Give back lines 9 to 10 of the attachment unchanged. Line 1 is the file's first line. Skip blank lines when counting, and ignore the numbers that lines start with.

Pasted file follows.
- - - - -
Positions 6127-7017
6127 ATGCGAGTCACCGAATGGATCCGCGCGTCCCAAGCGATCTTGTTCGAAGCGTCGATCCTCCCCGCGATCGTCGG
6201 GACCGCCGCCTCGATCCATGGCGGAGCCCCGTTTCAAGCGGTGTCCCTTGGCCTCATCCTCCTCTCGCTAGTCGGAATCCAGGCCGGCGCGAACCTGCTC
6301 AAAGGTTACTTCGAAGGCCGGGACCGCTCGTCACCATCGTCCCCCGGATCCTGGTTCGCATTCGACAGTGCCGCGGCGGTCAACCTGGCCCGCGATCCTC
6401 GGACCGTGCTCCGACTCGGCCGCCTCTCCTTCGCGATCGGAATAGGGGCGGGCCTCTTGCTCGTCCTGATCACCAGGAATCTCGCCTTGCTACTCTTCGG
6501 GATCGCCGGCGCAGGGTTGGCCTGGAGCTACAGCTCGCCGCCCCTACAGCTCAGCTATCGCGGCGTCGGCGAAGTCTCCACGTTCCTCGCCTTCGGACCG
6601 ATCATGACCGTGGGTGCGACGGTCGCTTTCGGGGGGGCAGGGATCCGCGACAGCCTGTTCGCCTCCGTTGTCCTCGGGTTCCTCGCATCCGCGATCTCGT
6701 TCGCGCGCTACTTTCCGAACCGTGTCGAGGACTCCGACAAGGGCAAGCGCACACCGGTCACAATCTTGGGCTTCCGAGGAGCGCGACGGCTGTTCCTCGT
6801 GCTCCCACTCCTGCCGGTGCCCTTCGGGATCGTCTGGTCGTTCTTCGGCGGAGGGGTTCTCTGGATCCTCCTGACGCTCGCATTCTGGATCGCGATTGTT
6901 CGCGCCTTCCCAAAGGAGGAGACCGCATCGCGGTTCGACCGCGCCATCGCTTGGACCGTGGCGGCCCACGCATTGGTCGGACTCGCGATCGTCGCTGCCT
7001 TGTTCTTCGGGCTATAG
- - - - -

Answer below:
6801 GCTCCCACTCCTGCCGGTGCCCTTCGGGATCGTCTGGTCGTTCTTCGGCGGAGGGGTTCTCTGGATCCTCCTGACGCTCGCATTCTGGATCGCGATTGTT
6901 CGCGCCTTCCCAAAGGAGGAGACCGCATCGCGGTTCGACCGCGCCATCGCTTGGACCGTGGCGGCCCACGCATTGGTCGGACTCGCGATCGTCGCTGCCT